A version of this article was originally written for Londonist.com.
Ahead of the gargantuan and all-encompassing BBC Proms season in July, two of London’s boutique summer classical music festivals kick off in June. The Spitalfields and City of London festivals celebrate two very different, albeit geographically close, areas of town. The festivals have much in common however. Both have a community feel and boast a fantastic, quirky array of venues.
City of London Festival (24 June — 27 July)
Marking its very own Jubilee (Golden) this year, the City of London Festival (CoLF) is in the mood to celebrate. The festival was founded in the early sixties with the idea of injecting some culture into London’s mercantile centre. Today, CoLF hosts a blend of international classical recitals, big set piece concerts and free outdoor events.
Sticking closely to the anniversary theme, the festival is returning to an outdoor piano scheme, this time leaving 50 golden coloured pianos in spots around the city (see where they will be). The project opens with a roadshow at major London stations in the first week of the festival.
Elsewhere outdoors, as part of the festival’s launch on 24 June at 12.45pm, Spandau Ballet singer Tony Hadley will sing his hits on the Millennium Bridge with the National Youth Jazz Orchestra. From 27 to 29 June, meanwhile, Sydney Dance Company will present pop-up performances of a dance duet set to solo piano pieces composed and played by jazz artist Gwilym Simcock.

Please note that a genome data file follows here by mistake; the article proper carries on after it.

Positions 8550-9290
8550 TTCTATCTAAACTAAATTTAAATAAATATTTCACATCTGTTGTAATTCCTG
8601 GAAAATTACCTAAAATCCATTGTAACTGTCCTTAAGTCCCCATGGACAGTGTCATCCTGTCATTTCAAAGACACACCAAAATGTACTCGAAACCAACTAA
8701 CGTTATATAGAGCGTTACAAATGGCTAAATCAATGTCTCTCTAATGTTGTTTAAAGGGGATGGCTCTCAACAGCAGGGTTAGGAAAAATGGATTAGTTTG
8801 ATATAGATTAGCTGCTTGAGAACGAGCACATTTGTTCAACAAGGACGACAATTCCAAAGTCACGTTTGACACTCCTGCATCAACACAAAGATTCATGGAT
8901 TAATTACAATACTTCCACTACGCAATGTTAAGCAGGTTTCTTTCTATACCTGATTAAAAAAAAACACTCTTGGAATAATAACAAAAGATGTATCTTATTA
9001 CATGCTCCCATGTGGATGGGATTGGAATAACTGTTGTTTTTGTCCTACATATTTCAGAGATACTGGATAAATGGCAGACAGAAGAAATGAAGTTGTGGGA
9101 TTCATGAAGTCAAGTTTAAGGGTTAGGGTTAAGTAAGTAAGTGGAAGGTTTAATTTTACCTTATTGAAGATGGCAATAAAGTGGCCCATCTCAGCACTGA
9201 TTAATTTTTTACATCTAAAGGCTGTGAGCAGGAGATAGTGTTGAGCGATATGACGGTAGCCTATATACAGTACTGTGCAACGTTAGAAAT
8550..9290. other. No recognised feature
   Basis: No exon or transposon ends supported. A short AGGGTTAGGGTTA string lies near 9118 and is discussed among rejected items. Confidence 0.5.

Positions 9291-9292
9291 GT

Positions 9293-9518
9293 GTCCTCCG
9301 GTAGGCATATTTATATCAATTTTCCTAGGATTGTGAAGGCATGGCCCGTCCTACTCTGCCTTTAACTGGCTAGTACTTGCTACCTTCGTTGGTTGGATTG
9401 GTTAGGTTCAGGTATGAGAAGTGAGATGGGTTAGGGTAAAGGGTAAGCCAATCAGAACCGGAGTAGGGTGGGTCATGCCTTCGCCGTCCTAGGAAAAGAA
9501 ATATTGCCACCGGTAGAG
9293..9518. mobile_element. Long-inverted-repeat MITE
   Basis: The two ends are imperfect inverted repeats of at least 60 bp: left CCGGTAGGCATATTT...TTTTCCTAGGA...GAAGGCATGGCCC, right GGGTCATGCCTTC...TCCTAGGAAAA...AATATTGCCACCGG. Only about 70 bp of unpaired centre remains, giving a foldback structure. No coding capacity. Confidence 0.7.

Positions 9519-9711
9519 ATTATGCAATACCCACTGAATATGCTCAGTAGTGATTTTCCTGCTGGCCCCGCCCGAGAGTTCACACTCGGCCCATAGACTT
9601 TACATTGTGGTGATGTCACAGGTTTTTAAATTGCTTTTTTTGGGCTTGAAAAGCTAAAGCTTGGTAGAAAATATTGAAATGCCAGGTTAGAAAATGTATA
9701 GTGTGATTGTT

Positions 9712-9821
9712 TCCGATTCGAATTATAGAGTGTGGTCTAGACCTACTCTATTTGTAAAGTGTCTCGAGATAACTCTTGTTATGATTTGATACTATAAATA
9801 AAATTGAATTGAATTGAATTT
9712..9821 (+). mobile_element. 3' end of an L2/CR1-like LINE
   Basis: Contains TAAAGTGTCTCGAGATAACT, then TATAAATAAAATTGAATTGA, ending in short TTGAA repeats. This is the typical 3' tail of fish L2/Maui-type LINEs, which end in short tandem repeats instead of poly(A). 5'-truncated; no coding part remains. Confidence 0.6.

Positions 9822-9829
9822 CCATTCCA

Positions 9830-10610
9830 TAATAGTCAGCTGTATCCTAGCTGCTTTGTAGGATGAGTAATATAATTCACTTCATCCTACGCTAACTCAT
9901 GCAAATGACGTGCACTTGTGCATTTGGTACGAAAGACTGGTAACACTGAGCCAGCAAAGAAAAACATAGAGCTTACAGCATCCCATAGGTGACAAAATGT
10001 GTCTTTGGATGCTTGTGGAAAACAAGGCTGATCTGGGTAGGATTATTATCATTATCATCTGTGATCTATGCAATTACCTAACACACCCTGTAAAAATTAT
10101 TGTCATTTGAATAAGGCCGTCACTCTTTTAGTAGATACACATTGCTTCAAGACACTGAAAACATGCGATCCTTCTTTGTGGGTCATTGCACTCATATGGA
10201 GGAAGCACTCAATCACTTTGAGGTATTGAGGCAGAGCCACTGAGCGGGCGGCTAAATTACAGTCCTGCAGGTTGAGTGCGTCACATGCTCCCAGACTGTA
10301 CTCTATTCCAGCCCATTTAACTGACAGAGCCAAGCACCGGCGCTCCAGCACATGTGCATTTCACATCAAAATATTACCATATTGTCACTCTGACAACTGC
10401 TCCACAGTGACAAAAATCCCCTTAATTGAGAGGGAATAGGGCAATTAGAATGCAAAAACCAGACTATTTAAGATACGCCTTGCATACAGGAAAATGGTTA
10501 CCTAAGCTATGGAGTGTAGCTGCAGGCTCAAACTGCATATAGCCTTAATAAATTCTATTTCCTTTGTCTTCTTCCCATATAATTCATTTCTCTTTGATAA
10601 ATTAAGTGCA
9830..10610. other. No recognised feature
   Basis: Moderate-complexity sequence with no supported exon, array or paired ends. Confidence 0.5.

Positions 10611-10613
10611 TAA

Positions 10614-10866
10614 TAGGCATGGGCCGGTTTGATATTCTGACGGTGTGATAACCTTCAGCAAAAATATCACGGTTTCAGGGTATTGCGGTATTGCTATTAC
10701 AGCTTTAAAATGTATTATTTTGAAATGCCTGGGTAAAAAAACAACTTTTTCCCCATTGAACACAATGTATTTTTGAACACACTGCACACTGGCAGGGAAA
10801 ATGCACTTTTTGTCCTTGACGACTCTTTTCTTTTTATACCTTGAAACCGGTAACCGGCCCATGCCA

Other major highlights include: the LSO performing in St Paul’s Cathedral (25 June), the Brodsky String Quartet performs a programme titled ‘The Wheel of Four Tunes’ (we’ll let you work out what that means) on 2 July, and saxophone legend Jan Gabarek, also at St Paul’s (12 July).
Spitalfields Music Summer Festival (8 — 23 June)
Hawksmoor’s masterpiece, Christ Church Spitalfields, and the Village Underground in Shoreditch don’t have too much in common at first glance. But they are united twice a year as Spitalfields Music venues, when community arts events mingle with top-class contemporary and early classical music.
This summer’s offering focuses on E1, with events that “reflect and are inspired by one of London’s most adventurous areas”. That means: massed brass in Spitalfields Market to launch the festival (12.30pm, 8 June); British choral music from award-winning choir The Sixteen (9 June); chamber music led by Associate Artist Matthew Barley (pictured, 11 June); and a performance of The Fairy Queen by baroque composer (and Londoner), Henry Purcell, by renowned ensemble the Gabrieli Consort & Players (12 June). At the more modern end of things, cultish Dutch club promotion, Night of the Unexpected, comes to Bishopsgate Institute on 16 June.
Images courtesy of the festivals.